While on vacation I read a relatively new novel Looking for Me by Beth Hoffman, a second effort by the author of the bestseller Saving CeeCee Honeycutt. The author is an artist and designer who also has an interest in historic preservation, antiquing and rescuing abandoned and abused animals.
All these interests show up in her book, a meandering, sometimes engaging, sometimes slow-going story about Teddi Overman and her Kentucky farm family. Instead of going to college, young Teddi ran away from home, went to Charleston, SC, and took a job with an antiques dealer. She eventually opens her own shop, falls in love with a wealthy lawyer, and comes to uneasy terms with the family she left behind.
I would recommend the book, if you like this kind of story, but what intrigued me about it was the character of Teddi's younger brother Josh, a nature lover who one night disappears into the forest never to be seen again. Throughout the rest of the book Teddi is forever trying to understand why he left, and accept the fact that he may be dead even while periodically finding evidence that he could still be alive.
That question is never resolved absolutely. But it made me think of the people I have lost in my own life. Not the way Josh was lost, for that's the especially agonizing situation of a runaway child. But for all of us there are those who leave our lives prematurely. There are a few who died -- my older brother lost a battle with cancer; a friend's older brother was killed in Vietnam; the most beautiful girl in our high school class failed to show up at our 10th reunion -- she died of cancer before she was 30.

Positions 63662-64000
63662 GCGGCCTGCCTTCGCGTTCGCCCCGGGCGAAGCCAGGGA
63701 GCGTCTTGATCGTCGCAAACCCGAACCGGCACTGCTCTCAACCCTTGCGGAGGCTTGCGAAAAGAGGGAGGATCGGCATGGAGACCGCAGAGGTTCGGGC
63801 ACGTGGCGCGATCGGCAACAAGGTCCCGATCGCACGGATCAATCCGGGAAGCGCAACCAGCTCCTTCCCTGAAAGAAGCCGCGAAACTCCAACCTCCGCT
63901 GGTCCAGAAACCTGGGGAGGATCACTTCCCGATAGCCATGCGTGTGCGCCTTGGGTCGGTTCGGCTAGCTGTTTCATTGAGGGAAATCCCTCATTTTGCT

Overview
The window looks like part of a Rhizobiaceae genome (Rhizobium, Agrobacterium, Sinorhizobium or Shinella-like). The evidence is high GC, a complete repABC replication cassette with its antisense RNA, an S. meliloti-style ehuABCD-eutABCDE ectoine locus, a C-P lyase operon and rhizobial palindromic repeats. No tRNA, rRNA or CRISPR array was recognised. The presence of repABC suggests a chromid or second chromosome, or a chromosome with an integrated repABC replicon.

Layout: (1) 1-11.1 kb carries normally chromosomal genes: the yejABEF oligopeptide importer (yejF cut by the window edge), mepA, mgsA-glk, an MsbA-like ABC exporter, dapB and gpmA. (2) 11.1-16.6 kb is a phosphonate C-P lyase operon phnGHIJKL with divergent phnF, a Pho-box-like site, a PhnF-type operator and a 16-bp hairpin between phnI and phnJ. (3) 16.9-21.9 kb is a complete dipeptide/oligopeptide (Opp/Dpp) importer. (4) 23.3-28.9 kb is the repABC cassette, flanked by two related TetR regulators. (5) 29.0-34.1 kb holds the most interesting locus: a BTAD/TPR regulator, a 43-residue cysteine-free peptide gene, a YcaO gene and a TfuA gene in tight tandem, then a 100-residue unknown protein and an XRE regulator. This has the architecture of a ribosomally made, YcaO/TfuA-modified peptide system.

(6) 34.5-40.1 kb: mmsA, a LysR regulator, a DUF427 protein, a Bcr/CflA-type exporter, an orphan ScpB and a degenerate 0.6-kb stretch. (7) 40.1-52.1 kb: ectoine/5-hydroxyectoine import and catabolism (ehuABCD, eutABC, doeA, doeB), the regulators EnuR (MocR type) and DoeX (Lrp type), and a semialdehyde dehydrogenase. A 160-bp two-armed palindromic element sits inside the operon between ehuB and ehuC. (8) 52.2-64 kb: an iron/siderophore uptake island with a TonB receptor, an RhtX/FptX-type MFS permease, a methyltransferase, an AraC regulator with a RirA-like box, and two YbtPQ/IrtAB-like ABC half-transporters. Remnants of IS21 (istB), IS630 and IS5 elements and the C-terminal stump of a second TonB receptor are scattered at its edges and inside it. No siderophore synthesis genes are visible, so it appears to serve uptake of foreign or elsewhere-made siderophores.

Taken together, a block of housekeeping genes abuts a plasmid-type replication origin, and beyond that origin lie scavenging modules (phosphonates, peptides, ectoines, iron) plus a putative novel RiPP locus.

We don't know if Josh died. We only know that he turned his back on home and family to follow some other dream. And it made me think more not of people who died, but of people who rejected our relationship in favor of other friends, other interests. There was my high-school girlfriend who abruptly broke up with me after Christmas vacation of freshman year in college. It was sudden; it was unexpected; and it took a long time to get over.
I had several high school and college friends who drifted away over time as our paths diverged. That's to be expected. But some friendships are broken off. I tried to stay in touch with one of my best high school friends -- he never went far from home, but he clearly wanted to get away from me. He made excuses, wouldn't return calls, until I finally got the hint.
The issue is not so much rejection (although that's part of it); but the sense that a relationship is torn apart, and somehow left unfulfilled. A broken promise. I developed a close friendship with a young man at the company where I spent most of my career. We had great fun shooting the breeze in each other's office; we had lunch together all the time; we had dinner at each other's houses with our wives. But then he got divorced. He started hanging out with another crowd. We no longer ate lunch together. We just exchanged awkward pleasantries as we passed in the hallways, until eventually he left the company for another job.
I saw him again on two occasions. Once on an airplane. We changed seats so we could sit together and catch up on each other's careers and families. The second time was at a social occasion. Again, we talked and joked around, just like old times. But we never reconnected.
We know we lose friends and lovers as we go through life. It's the ones who leave us abruptly, who leave us too soon, who haunt us forever.